Teens and Stress

Teens have many reasons to feel stressed out.  Between school work, parents, teachers, friends, relationships, jobs and anything else, it’s no wonder teens are feeling the pressure.  You’re not alone, and believe it or not, there are many things you can do to help yourself identify, minimize, and manage your stress.

“A 2013 survey by the APA found that stress is extremely common among teenagers…In fact, the survey found teens experience both emotional and physical symptoms of stress. Common symptoms include feeling nervous or anxious, feeling tired, procrastinating or neglecting responsibilities, feeling overwhelmed, having negative thoughts and experiencing changes in sleeping habits. Problems with concentrating and changes in eating habits (eating too much or too little) are also linked to stress” (https://www.apa.org/helpcenter/stress-teens.aspx).

So, pretty much, that describes nearly every teenager.  School seems to be the biggest stressor, which makes a lot of sense.  There are many levels stress associated with school.  It is attending and focusing in class, completing homework and assignments on time, and preparing for and succeeding on tests.  It is dealing with teachers and friends and peer pressure.  Add more stress with testing and college applications, and it seems logical that anyone would be stressed out to the max.

First, I’d like to help you identify your stress.  Pay attention to your body.  Do you get a sick feeling in your stomach sometimes?  Do you get shaky?  Is it impossible to concentrate or complete your required tasks?  Maybe you’ve lost your appetite or you’re stuffing your face and having problems sleeping.  All of these are signs of stress.  Learn to pay attention to them and listen to them, and you’re on your way.

The next step is to minimize your stress.  Not all stress can be erased, and that’s okay.  A certain amount of stress is normal in your life, and may even help to drive you forward and push you to succeed.  But when stress takes over your life, and alters your ability to function in a healthy and productive way, its time to reduce your stress level.  Start by asking yourself which areas of your life seem to be causing the most stress.  Can any of those be deleted?  Obviously, you still need to attend school, but do you need 5 AP classes all at once?  Maybe you can change your classes to lighten the work load a bit.  Are you doing too many extra-curricular activities and/or sports?  What can you delete to have less on your plate?

Lastly, I’d like to teach you some techniques for managing the stress in your life.  These are important life skills, as you will very likely always have some amount of stress in your life.  If you can learn to live with it and not let it get the best of you, then you can beat it in its path!  Here are some things you can do to manage your stress:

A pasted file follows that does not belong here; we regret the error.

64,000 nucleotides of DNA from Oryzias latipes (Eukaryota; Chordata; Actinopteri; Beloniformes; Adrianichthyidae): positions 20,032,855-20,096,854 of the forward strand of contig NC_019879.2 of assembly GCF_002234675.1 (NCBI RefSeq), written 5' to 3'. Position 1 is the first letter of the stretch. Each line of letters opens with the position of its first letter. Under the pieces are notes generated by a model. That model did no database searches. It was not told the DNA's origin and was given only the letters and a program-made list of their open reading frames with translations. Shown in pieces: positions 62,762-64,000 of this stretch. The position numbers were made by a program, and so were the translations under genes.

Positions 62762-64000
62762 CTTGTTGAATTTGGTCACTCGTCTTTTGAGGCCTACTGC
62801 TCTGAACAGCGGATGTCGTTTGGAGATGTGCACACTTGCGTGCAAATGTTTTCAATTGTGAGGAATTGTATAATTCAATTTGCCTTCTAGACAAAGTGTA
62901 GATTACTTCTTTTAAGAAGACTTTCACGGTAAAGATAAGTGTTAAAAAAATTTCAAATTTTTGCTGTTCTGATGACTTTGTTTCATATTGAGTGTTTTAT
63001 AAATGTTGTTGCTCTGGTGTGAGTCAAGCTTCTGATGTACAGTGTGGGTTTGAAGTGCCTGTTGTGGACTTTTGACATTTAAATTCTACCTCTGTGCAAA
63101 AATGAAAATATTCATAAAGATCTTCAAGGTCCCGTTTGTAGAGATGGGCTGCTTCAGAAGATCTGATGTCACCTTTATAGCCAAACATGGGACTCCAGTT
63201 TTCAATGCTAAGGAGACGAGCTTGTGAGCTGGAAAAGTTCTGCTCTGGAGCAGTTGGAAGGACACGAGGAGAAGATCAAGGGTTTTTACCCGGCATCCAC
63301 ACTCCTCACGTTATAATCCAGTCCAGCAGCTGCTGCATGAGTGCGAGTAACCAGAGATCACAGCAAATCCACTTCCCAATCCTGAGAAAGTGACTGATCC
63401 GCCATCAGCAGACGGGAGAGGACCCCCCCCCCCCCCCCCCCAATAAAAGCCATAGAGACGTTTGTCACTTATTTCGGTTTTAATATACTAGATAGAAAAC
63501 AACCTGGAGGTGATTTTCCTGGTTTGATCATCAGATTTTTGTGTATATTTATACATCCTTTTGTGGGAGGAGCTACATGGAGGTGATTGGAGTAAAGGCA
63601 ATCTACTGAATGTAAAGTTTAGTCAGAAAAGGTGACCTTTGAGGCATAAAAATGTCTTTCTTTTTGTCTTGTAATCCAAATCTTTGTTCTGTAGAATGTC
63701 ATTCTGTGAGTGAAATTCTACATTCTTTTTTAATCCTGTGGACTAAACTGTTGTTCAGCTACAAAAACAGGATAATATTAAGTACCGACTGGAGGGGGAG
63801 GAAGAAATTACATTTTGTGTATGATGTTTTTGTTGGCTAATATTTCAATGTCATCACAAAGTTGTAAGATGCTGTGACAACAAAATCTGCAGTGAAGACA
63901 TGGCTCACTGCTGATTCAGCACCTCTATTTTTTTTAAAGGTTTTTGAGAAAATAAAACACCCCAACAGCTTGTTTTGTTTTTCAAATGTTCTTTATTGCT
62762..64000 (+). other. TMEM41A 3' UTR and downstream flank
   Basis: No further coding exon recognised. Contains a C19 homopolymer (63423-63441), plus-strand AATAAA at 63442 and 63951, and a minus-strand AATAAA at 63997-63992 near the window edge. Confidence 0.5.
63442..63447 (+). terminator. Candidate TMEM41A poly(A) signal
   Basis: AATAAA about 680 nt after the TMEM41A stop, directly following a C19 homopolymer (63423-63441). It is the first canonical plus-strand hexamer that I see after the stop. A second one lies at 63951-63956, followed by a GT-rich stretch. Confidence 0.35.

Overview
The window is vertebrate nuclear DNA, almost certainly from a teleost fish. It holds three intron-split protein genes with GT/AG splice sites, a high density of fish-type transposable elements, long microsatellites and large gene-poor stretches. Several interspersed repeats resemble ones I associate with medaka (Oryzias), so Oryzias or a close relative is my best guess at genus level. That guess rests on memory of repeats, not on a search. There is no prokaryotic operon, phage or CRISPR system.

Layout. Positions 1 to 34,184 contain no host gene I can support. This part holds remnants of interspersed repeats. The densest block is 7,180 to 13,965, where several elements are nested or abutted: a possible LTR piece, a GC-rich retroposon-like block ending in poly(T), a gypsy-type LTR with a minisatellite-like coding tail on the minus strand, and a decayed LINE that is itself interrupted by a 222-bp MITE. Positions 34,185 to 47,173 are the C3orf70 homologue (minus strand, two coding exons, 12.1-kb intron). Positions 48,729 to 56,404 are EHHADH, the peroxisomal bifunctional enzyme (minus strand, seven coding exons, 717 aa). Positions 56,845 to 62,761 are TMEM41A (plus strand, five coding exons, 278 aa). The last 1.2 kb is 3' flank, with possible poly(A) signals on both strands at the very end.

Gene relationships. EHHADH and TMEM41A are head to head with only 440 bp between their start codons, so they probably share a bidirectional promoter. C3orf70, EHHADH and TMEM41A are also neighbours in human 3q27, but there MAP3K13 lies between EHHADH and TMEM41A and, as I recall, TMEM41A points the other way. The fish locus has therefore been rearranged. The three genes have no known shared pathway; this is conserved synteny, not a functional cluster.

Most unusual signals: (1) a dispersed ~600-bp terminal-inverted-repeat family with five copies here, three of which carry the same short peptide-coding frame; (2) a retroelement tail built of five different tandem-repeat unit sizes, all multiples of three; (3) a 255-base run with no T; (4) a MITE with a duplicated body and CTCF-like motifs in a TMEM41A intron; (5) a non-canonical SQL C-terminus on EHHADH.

1. Listen to your body and your mind.  Learn to know when the stress is starting to build up, so you can catch it before it’s too late.
  2. As soon as you notice the stress, take several long, slow, deep breaths in through your nose and out through your mouth.  Use your diaphragm to breathe the deepest, if you know how.
  3. Get some fresh air and try to find time to take a walk or a run.  Even if the time it takes seems counter-productive, it is not.  You will be able to use the rest of your time more efficiently if you have more intense focus and ability to concentrate.
  4. Get it off your chest.  Talk to a trusted friend, teacher, family member or therapist.  It really can lighten your burden just to talk about.  You can even write in a journal instead of talking to someone.  It will serve the same purpose for you.
  5. Always make time to do the things that make you happy.  Whether that means reading a good book, soaking in a bubble bath, or meeting up with friends, you need that in your life.  Don’t allow yourself to believe that you don’t have time for yourself.  That is the single biggest mistake people can make.

All in all, if you recognize, minimize and manage your stress, by learning to take really good care of yourself, you are setting yourself up for a lifetime of success.  Know your limits, and always make that time for yourself.  Nothing is more important, and you do nobody else any good if you are not okay.  Most importantly, ask for help if you feel you need it.  There should be no shame in expressing your needs, and it’s actually a sign of self-awareness and self-care to do so.


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